The truth is that having EU candidate status today has almost no practical significance.
Such is the experience of the countries of the Western Balkans, which have been candidates for many years and have not sighted light at the tunnel for some time. The examples of Albania and North Macedonia are particularly pertinent. These countries were granted candidate status long ago, but, even after they met the necessary conditions, accession negotiations have still not begun.
The decision to proceed depends on the member states and is hostage to political games. Moreover, the negotiation process itself is tedious and overly bureaucratic. Indeed, the demanding nature of the reforms required is for good reason. But, in practice, those EU countries that are critical of enlargement can – and do – use this stringency for their own ends. This deep-seated scepticism of enlargement in many countries will not disappear any time soon, despite all the sympathy for Ukraine and other associated countries.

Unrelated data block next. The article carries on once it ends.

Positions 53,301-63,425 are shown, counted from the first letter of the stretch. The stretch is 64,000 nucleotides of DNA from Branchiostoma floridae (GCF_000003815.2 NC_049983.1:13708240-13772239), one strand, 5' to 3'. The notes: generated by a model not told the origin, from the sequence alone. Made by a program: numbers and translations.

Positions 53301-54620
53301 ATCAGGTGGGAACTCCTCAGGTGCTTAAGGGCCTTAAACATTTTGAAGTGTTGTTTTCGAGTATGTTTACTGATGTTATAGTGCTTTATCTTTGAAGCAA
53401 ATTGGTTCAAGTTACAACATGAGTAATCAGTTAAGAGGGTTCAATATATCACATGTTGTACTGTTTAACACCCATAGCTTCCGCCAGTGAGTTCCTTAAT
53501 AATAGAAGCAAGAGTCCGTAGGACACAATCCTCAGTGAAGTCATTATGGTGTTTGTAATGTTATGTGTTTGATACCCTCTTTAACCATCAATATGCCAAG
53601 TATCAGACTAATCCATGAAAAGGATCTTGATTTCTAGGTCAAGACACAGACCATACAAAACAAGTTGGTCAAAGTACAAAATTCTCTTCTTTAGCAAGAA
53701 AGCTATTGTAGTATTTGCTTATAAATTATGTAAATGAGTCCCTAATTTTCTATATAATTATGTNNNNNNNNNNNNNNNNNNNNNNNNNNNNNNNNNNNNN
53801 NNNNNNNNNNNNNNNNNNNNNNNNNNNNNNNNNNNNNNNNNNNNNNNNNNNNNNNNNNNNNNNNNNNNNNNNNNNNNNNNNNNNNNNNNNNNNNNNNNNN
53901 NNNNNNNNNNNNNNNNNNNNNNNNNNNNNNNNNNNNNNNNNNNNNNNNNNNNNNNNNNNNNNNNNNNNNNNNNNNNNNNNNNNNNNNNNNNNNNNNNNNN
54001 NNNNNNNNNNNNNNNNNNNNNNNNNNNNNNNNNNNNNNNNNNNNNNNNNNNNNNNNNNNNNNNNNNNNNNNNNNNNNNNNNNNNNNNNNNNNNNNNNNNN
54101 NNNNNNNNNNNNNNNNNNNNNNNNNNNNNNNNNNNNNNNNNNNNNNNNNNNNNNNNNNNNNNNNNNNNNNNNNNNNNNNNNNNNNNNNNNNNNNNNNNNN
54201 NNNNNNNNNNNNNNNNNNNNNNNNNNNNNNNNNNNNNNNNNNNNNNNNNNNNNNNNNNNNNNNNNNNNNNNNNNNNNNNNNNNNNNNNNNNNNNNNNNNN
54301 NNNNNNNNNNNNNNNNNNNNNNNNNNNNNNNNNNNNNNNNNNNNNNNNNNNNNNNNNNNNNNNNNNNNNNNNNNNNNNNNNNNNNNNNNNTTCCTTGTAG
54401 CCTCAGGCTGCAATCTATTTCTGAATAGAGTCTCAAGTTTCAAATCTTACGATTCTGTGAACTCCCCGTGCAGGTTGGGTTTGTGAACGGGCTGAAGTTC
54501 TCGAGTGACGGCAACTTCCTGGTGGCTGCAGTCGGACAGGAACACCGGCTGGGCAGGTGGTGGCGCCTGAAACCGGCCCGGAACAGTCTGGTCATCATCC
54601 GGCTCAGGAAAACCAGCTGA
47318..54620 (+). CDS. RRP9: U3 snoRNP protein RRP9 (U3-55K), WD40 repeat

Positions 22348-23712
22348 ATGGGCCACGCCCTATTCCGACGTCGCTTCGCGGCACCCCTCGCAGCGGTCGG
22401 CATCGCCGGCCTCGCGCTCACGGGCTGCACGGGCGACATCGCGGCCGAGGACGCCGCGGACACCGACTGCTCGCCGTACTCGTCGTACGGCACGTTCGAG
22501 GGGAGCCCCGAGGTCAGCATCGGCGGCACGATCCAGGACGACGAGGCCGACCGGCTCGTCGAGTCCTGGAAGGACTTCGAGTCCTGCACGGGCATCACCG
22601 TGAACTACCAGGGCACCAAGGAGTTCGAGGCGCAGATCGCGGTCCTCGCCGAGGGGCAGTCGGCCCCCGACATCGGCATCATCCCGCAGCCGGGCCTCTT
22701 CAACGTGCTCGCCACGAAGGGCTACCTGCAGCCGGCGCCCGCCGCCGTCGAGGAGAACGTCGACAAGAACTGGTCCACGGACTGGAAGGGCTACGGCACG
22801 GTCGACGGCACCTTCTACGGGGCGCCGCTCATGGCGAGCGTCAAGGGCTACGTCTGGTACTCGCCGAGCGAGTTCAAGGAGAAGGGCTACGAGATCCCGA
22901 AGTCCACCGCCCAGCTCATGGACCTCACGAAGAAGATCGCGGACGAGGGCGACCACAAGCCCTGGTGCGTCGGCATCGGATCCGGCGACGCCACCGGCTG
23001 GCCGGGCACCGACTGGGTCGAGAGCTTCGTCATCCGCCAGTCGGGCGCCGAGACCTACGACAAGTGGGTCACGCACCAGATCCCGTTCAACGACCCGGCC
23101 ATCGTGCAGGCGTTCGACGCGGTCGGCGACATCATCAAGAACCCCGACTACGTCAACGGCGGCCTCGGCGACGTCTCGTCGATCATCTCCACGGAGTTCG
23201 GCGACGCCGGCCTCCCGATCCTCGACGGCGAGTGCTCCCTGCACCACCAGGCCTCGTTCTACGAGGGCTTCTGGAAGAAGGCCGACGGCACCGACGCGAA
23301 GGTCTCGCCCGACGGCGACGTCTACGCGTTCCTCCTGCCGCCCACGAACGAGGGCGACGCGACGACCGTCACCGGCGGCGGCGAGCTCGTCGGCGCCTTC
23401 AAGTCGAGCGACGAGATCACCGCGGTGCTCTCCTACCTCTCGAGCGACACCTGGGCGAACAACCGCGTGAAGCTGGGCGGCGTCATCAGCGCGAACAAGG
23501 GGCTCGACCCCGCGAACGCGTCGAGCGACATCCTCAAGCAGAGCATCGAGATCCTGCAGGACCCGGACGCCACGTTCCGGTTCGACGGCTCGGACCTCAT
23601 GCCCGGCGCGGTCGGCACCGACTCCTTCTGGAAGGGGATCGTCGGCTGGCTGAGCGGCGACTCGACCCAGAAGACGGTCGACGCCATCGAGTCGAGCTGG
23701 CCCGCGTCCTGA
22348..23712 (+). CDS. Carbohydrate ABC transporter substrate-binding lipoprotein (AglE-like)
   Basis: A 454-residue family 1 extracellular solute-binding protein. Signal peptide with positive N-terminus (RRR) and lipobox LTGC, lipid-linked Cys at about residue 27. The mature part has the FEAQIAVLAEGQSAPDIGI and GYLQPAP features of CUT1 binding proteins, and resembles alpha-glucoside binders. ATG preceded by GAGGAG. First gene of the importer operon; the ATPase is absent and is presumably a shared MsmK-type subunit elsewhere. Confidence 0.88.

Offering the three associated states the prospect of joining the EU would undoubtedly send a much-needed political signal. But such an offer should not remain an empty gesture. Fast-track integration would face serious obstacles – legal, political, and economic. It may mean abbreviating certain bureaucratic procedures.
It would, however, be unrealistic to expect that it will lead to accelerated membership, with the omission or softening of important requirements both for the applicant countries and for the EU itself.
This would be an empty promise, and betting on it would be a very short-sighted strategy.